If a system has indicators (with parameter numbers) incorporated in it, there is higher chance of optimization and curve fitting. Once can play from 1 to 500 as value of the moving average and the s/w will spit out results in seconds. A trader will be tempted to choose the best MA (say 283) out of 500 MAs and guess what, real trading would suck big time as curve-fitting has been done nicely with the past data.

2. Out of sample testing (OOS)

If one is persistent on optimization in backtesting, this kind of testing can be a savior. So, here a trader can test 3 years of historical data testing (automated) and run numerous iterations of optimization but run the following year bar-by-bar. Of course, nothing can beat bar-by-bar testing of a well formed idea (with zero optimization) but this will help those folks who are a bit lazy in backtesting bar-by-bar.

3. Walk forward testing

Walk‐forward analysis is simply the aggregate of many out‐of‐sample periods, stitched together. So, 2 years of automated testing + 1 year of OOS testing followed by 2 years of automated testing followed by 1 year of OOS testing. Once we have a set of 4-5 years of OOS testing, we put them all together and create the statistical parameters. In this testing method, we can get the best of both worlds – a bit of bar-by-bar testing and optimization (if needed)

Importance of data in backtesting

For an accurate evaluation of any system, the data must be impeccable. Online free data will not cut it (a saying flashes through my mind right now – ‘penny wise, pound foolish’). Without correct data, system testing is useless.

Purity of data is another very crucial requirement. Any anomalies or mispriced quotes will have a direct impact on the system’s test results and can skew the results extensively. Cleaning of data is not an easy task and often must be relegated to professional data providers.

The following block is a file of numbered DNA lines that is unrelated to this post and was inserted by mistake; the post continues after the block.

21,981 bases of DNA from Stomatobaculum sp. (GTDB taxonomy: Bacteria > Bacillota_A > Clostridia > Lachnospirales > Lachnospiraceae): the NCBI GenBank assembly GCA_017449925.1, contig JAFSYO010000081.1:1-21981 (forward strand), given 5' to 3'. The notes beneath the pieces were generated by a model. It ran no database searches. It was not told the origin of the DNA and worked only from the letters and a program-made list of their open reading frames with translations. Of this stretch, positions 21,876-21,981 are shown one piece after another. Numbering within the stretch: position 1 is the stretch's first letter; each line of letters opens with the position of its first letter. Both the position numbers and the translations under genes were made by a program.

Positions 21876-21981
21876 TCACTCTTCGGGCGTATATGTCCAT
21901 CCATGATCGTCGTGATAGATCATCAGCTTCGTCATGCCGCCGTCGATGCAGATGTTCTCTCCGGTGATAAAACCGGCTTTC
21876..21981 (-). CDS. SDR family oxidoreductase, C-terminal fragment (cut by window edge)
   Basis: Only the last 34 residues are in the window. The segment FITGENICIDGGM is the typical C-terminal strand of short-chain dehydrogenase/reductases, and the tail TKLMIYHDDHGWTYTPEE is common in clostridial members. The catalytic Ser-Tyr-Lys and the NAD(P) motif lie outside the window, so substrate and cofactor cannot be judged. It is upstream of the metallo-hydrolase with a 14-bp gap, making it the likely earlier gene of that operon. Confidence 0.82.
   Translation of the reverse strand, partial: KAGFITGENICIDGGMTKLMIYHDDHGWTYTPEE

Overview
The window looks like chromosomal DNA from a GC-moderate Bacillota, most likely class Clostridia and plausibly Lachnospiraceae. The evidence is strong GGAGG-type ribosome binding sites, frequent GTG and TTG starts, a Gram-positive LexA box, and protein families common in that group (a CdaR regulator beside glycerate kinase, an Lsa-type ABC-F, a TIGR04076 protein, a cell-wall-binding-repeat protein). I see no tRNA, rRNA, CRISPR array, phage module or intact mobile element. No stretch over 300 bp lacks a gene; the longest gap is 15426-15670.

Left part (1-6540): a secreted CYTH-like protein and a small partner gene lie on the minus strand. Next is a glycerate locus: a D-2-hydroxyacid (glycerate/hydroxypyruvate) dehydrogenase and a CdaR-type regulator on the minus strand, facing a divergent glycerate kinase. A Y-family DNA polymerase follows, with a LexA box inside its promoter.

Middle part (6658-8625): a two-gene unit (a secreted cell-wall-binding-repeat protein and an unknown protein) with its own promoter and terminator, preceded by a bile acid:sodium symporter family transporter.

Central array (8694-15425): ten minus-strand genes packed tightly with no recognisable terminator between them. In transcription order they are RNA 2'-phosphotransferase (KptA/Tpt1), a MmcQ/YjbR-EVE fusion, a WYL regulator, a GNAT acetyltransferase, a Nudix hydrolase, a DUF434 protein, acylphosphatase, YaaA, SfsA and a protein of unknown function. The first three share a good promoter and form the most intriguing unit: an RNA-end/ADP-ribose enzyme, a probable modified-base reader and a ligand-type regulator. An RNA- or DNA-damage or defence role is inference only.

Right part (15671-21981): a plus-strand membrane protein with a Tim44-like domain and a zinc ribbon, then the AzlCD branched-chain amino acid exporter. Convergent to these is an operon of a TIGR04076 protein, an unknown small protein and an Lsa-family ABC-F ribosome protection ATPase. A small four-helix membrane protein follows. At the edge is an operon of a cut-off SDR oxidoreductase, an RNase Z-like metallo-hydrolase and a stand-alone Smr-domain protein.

Parameters to look out in backtesting

As most of these terms are self-explanatory, I would just like to list out the most important parameters to watch out for.

Percentage profitable, Total number of trades, Max consecutive winning/losing trades, Net points (after cost), Maximum drawdown, max time take to come out of DD (Recovery factor), Ratio of average yearly profit to max DD (Calmar ratio). Max loss and max profit are not that important to me as they are singular events.

I am not a big fan of the popularized ratio – Sharpe ratio. There are 3 reasons for it.

1. It does not include the actual annual return but only the average monthly return. Thus, irregularities in the return are not recognized.

2. It does not distinguish between upside and downside fluctuations. As a result, it penalizes upside fluctuations in the same way as downside fluctuations.

3. It does not distinguish between intermittent and consecutive losses.

Optimization of backtested system

Once we have a trading methodology and an initial set of parameters, it is time to fine tune our approach. The principal folly of optimization is the tendency to curve fit. The problem is more pronounced with systems that involve indicators with numbers (like moving averages, RSI, etc). So, if one is dogged to optimize using a software, use the walk forward testing technique discussed earlier. By doing this testing, one can easily assuage the apprehension of curve fitting to a large extent. Word of caution here – fine-tuning a system just increases the level of false confidence that eventually will be dashed in real time when the system fails. I have backtested numerous systems in the past and have always followed this route – take a concept/idea, create rules based on the concept and test it bar-by-bar without optimization even a single time. Yes – it is an arduous task but in my opinion, it’s well worth the effort and time.

Final thoughts on backtesting

Traders are especially captivated of the percent profitability, or accuracy of a system. In practice, we should not target a specific win/loss ratio – the goal is to create a profitable system (= system with positive expectancy) in accordance with the trader’s psyche. It doesn’t matter whether you get there via relatively few but comparatively large winners, as is the case of trend-following systems, or smaller wins with a tendency to compensate losses and much more. It also could be a combination of the above. Eventually, the totality of the system is all that matters.

Please be cognizant of the fact that several trading luminaries have owed their successful careers to simple trend-following systems. These systems tend to produce winning trades close to 30%. And there is almost always some giveback of profit before a winning trade is closed out. A position’s equity high is never anticipated and profit targets are not used. It’s therefore easier for a trade to wind up as a loser. So essentially, the cardinal parameters of a system (with positive expectancy) could vary from trader to trader but search for the holy-grail system has to stop sometime.

Happy backtesting all !!